The video report, titled ‘Five Pressing Human Rights Violations in Tibet: Year in Review 2019’, has been released by the UN, EU and Human Rights Desk, Department of Information and International Relations, Central Tibetan Administration. (Representational Image)
In 2019, a Tibetan protester died following self-immolation while numerous other residents of Tibet were arbitrarily arrested or detained for acts such as writing an essay on decreasing jobs or sharing photos of the Dalai Lama on social media, a review report released by the Dharamshala-based Central Tibetan Administration has alleged. It further alleged that thousands of monks and nuns were forcibly evicted (and later tortured) from the Yachen Gar Tibetan Buddhist Center where large-scale demolitions took place.
The video report, titled ‘Five Pressing Human Rights Violations in Tibet: Year in Review 2019’, has been released by the UN, EU and Human Rights Desk, Department of Information and International Relations, Central Tibetan Administration.
According to the review, 24-year-old Yonten died following a self-immolation protest at Meruma, Ngaba on November 26 last year. “Tibetans continue to set their bodies ablaze to protest against Chinese policies and its rule in Tibet,” the review said, adding that at least 154 Tibetans have self-immolated in Tibet since February 27, 2009, including 128 men and 26 women. Of these, 132 self-immolators are known to have died, it said.
It further alleged that many Tibetans continue to be wrongfully and unjustly sentenced under an “opaque Chinese judiciary system”. A Tibetan named Wangchen was sent to jail “for praying for the release of the 11th Panchen Lama” while his aunt was sentenced “for sharing news of Wangchen’s protest with outsiders,” the review said.
Similarly, a man was sentenced to a prison term of 18 years for staging a peaceful protest while nine others were sentenced for petitioning against alleged land grab by the local Chinese authorities after being accused of founding an “evil organisation,” said the report. Two men from Kirti Monastery were jailed for unknown charges and a community activist was arrested and sentenced to seven years of imprisonment, after being “falsely charged” for “gathering people to disturb social order” and “picking up quarrels and provoking troubles,” it added.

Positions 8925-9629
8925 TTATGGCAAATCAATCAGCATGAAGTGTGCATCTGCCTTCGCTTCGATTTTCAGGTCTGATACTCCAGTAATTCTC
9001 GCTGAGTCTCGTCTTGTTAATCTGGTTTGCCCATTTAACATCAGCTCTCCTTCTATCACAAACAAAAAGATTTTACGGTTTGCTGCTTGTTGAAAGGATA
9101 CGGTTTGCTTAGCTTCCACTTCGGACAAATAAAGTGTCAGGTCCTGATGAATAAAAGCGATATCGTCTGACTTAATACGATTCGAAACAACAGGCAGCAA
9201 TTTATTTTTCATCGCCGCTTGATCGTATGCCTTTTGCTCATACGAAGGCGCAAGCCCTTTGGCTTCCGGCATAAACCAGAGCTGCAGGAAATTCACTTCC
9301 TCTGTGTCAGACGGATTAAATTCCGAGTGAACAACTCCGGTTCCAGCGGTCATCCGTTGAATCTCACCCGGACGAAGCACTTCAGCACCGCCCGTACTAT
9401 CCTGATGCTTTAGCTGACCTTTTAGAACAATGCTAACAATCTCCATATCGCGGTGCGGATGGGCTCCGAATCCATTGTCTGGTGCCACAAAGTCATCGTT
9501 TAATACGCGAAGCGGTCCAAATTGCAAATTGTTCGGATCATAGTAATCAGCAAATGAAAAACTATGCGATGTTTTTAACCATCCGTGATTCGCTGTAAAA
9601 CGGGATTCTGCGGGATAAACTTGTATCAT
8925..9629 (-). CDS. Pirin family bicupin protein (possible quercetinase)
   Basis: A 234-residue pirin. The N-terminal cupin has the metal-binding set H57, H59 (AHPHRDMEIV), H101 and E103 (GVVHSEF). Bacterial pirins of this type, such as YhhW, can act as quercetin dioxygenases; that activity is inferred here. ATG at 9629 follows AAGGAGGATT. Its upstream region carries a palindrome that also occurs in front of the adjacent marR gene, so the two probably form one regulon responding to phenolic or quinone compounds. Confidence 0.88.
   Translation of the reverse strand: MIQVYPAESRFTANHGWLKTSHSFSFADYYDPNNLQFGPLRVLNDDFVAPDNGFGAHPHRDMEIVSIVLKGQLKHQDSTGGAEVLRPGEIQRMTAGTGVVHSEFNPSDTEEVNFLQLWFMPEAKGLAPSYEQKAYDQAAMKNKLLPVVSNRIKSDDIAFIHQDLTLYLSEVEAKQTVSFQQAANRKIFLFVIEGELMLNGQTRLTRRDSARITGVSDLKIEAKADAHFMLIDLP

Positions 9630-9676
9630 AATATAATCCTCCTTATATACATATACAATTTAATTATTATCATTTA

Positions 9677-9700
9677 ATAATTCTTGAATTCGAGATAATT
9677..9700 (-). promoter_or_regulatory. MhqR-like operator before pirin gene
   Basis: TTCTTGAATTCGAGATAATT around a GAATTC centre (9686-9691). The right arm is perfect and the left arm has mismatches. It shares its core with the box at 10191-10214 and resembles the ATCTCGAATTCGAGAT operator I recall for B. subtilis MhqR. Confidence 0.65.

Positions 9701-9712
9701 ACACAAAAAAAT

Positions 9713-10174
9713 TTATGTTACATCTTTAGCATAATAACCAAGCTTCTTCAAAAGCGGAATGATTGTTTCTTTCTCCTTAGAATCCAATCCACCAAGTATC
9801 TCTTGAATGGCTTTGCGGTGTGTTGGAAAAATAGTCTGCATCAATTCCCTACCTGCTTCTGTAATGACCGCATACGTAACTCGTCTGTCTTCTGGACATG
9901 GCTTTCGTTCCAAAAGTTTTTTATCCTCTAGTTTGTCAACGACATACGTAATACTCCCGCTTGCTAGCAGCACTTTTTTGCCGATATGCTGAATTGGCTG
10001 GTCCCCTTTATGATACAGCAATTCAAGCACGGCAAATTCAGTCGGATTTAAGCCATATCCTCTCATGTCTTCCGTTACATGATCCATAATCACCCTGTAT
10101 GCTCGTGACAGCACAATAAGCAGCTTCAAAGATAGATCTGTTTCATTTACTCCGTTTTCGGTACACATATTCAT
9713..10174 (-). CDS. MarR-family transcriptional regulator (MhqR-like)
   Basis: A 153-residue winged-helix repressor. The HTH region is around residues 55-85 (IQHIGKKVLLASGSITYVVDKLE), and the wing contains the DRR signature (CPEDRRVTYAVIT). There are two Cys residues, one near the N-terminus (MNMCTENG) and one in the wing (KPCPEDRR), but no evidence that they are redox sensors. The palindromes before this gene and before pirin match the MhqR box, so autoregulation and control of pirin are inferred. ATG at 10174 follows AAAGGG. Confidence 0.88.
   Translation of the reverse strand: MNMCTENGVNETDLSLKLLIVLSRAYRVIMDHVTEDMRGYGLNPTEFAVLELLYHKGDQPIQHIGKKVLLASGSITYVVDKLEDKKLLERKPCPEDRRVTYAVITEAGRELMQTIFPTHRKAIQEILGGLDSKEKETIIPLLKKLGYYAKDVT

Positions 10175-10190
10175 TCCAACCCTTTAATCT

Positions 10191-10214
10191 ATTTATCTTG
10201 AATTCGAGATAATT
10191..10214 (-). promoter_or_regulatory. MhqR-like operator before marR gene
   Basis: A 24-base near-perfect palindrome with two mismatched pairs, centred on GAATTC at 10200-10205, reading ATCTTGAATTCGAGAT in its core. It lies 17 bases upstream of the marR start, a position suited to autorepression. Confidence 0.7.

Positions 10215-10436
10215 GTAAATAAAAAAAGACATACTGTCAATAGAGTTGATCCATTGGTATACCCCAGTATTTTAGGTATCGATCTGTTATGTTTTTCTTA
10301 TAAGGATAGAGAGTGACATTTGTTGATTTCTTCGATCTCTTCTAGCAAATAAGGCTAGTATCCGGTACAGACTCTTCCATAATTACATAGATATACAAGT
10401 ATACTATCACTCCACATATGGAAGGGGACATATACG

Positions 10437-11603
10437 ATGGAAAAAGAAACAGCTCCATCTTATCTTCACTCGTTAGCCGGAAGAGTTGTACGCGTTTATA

‘Freedom of speech, expression violated’
Sonam, a masters student at Northeast Minzu University was detained in January 2019 for writing an essay on the decreasing number of government jobs in Tibet, while another Tibetan was detained for a week in July for sharing photos of the Dalai Lama on WeChat, the Tibetan government-in-exile has alleged in its review.
There were two more WeChat-related arrests - a monk from Kirti monastery was arrested for posting pro-Tibetan language comments while another resident was “arrested for sharing Tibetan books”, according to the report. It added that a Dringri County resident was detained in February after he called his younger brother in exile and emphasised the importance of Tibetan language education.
In November, six Tibetan monks and two youngsters were arrested in the town of Dza Wongpo for allegedly scattering pro-Tibet leaflets following which 30 more town residents were detained.
‘Destruction of faith’ at Buddhist Centers
The report alleged that in May 2019, around 3,600 residents were evicted from Yachen Gar and forced into detention centres for ‘political re-education’ where they were “tortured with mental, physical and sexual harassment”. Large-scale demolitions at the centre levelled almost half the complex and the Chinese government has taken immense control of the administrative functions of the Buddhist centres, stationing 600 officials at Yachen Gar alone, the report alleged. It added that authorities have also banned new enrollment at Larung Gar Buddhist academy.
‘No access to mother tongue’
The report said that in addition to making Mandarin the primary medium of instruction in schools, Minzu University ended instruction in Tibetan language last year while the Golog Prefecture education department ordered all primary and middle schools to switch from Tibetan to Mandarin. Also, Tibetan students in Nangchen were barred from attending informal Tibetan classes at local monasteries and the sessions were termed “dangerous”, the report alleged.
The report added that government job application notices often ask applicants to fulfil conditions such as supporting the ideology of the Communist Party of China or “oppose separatism and expose the Dalai Lama”.
The report concluded by quoting the Dalai Lama’s message at the Geneva Form last year — “The international community should support China in becoming a nation with rule of law, respect for freedom and commitment to human rights. Such an outcome will be good for China’s own future.”